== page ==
noun (pl. lunacies)
the state of being a lunatic; insanity
• extreme folly or eccentricity
The title says it all. Jackalope’s world premiere is pure lunacy! Playwright Andrew Burden Swanson imagines the moon landing conspiracy as a 1969 reality. Since President Kennedy predicted that USA would step on the moon before the end of the 60s, the CIA is orchestrating a Plan B in a studio in England.
Swanson kicks off his madcap folly with the arrival of a young NASA physicist (played by Will Kiley). A naive Kiley is unaware of the covert nature of his assignment. He awkwardly fumbles through introductions. The American operative team have an over-the-top, mission-driven formality. Representing the British studio, the efficient and prim Darcia Nalepa (Janna) and her eager sidekick Sasha Smith (Brooke) try to quickly usher the Americans onto the set. The set-up is comedic. The Americans are embarrassingly obtuse and rash. The Brits are both clever and mortified. It’s an us vs them revolutionary war repeat. Among the silly slapstick, Jessie D. Prez (Steadladder) and Pat Whalen (Slate) stand out as actors playing agents playing actors. They are hilarious with the stiff deadpan of a G-man. Whalen kicks it up another notch wearing sunglasses for the duration. And Prez cracks me up using ambrosia salad as his artistic inspiration.
The humor is here. It’s buried under a lot of storylines. My attention is pulled in multiple directions as the chaos gets piled on. The colorful Michael Hamilton (Harry) is running around with an aluminum foil cap. The quirky Kaiser Ahmed (Derek) continuously pops up unexpectedly to nail a zinger. The stalwart Robert Koon (Ted) reminisces about Harriet? His dead wife? Harry’s mom? I just don’t know! It’s all jumbled together like a Robert Altman ensemble-driven flick. Swanson creates all these characters with or without real purpose. Some like Malcolm Callan (Kubrick) bring a sense of order and integrity to the filming within the play. And then coincidentally, Callan brings gravity to the actual play’s disarray. Other characters add movement to the pandemonium but no real substance.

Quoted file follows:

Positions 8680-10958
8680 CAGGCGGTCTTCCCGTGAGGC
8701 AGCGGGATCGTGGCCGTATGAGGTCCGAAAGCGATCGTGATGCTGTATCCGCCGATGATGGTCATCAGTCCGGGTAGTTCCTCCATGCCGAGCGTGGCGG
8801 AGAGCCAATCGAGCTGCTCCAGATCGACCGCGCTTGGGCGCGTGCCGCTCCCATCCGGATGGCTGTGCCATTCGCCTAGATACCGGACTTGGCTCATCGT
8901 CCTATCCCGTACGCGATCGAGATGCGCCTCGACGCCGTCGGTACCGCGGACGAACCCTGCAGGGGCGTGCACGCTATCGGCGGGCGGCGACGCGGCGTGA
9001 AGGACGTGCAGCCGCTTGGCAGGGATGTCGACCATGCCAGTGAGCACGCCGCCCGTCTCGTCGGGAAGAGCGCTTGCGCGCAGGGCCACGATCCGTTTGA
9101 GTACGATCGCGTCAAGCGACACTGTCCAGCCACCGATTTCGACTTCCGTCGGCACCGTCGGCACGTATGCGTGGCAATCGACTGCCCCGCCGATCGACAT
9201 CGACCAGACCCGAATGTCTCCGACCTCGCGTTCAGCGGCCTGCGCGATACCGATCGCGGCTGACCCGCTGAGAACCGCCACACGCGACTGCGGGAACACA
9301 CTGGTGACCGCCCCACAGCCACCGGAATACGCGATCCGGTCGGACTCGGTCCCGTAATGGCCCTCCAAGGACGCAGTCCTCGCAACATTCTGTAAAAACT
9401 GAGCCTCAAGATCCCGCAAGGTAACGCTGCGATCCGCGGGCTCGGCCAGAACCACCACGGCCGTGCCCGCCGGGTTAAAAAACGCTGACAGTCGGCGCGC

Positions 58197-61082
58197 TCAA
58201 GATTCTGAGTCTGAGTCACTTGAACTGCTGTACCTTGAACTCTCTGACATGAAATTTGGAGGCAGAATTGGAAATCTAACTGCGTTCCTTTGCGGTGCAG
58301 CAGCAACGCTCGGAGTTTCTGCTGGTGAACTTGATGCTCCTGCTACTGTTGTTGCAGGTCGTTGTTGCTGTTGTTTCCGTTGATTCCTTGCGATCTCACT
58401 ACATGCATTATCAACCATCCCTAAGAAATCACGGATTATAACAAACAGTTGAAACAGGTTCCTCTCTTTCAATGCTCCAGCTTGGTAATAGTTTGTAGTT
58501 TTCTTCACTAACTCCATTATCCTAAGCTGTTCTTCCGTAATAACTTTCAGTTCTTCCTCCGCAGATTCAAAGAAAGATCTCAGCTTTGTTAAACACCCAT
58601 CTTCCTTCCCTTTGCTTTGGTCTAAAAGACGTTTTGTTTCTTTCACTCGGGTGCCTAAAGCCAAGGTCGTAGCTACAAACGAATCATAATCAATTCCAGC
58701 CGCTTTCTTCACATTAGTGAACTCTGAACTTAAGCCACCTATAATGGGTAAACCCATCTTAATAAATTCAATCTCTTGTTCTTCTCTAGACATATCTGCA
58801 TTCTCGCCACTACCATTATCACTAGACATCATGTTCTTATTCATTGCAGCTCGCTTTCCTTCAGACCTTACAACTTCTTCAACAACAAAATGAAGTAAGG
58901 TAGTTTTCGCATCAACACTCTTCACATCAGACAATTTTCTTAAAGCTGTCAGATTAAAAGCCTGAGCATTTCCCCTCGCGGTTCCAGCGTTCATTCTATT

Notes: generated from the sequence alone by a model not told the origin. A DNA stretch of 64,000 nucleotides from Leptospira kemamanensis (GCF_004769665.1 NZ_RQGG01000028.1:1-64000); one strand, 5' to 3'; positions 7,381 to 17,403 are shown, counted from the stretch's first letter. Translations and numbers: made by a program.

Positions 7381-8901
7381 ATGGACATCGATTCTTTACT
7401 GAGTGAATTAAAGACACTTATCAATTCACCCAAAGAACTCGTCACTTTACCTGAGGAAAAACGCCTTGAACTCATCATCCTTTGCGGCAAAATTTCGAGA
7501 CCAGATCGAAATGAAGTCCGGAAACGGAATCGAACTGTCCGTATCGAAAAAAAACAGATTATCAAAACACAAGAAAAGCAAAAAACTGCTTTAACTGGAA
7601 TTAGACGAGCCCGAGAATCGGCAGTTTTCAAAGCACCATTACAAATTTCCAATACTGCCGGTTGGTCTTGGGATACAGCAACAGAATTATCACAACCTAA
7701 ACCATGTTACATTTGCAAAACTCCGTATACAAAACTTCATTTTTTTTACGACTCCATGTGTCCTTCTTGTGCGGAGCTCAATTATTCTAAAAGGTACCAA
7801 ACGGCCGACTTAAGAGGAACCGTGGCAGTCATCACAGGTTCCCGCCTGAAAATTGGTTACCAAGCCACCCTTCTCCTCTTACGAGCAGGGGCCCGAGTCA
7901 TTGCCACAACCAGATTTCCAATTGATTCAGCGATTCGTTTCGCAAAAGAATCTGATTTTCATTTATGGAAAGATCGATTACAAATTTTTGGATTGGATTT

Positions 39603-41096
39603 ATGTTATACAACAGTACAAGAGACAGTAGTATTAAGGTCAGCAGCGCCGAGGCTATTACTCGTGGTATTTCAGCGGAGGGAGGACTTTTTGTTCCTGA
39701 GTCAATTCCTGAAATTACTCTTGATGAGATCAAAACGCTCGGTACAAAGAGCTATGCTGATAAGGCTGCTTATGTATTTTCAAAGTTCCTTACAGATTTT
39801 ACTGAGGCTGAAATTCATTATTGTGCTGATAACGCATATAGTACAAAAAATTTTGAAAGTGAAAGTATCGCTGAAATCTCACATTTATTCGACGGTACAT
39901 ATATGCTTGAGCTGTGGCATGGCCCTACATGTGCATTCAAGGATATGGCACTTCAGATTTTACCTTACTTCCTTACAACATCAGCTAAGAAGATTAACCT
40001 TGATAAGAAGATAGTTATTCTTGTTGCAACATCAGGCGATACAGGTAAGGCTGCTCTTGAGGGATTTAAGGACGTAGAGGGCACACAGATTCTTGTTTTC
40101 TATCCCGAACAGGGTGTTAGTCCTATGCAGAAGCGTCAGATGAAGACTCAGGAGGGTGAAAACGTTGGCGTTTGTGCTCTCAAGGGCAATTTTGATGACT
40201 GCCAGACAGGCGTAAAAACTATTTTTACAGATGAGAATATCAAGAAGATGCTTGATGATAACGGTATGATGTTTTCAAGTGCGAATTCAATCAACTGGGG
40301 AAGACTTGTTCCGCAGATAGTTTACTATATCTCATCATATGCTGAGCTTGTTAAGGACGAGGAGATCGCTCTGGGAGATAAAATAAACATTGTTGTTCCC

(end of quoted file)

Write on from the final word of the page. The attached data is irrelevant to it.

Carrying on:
Director Gus Menary paces this with high energy buffoonery. His cast works hard for laughs. And opening night, they are rewarded with hearty chortling. Although I was definitely amused by the cleverness of the play’s concept, my chuckling was initially sporadic and then occasional. LUNACY starts feeling like an SNL skit that goes on too long. Jokes repeat. Shticks dull. By the time the impressive J.P. Pierson (Tresscott) appears with a fresh new set of problems, I’m already over the moon…landing.
Running Time: Two hours and ten minutes includes one intermission
At Broadway Armory, 5917 N. Broadway
Written by Andrew Burden Swanson
Directed by Gus Menary
Thursdays, Fridays, Saturdays at 7:30pm
Sundays at 3pm
Thru June 20th
Buy Tickets at www.jackalopetheatre.org
Photo Credit: Joel Maisonet
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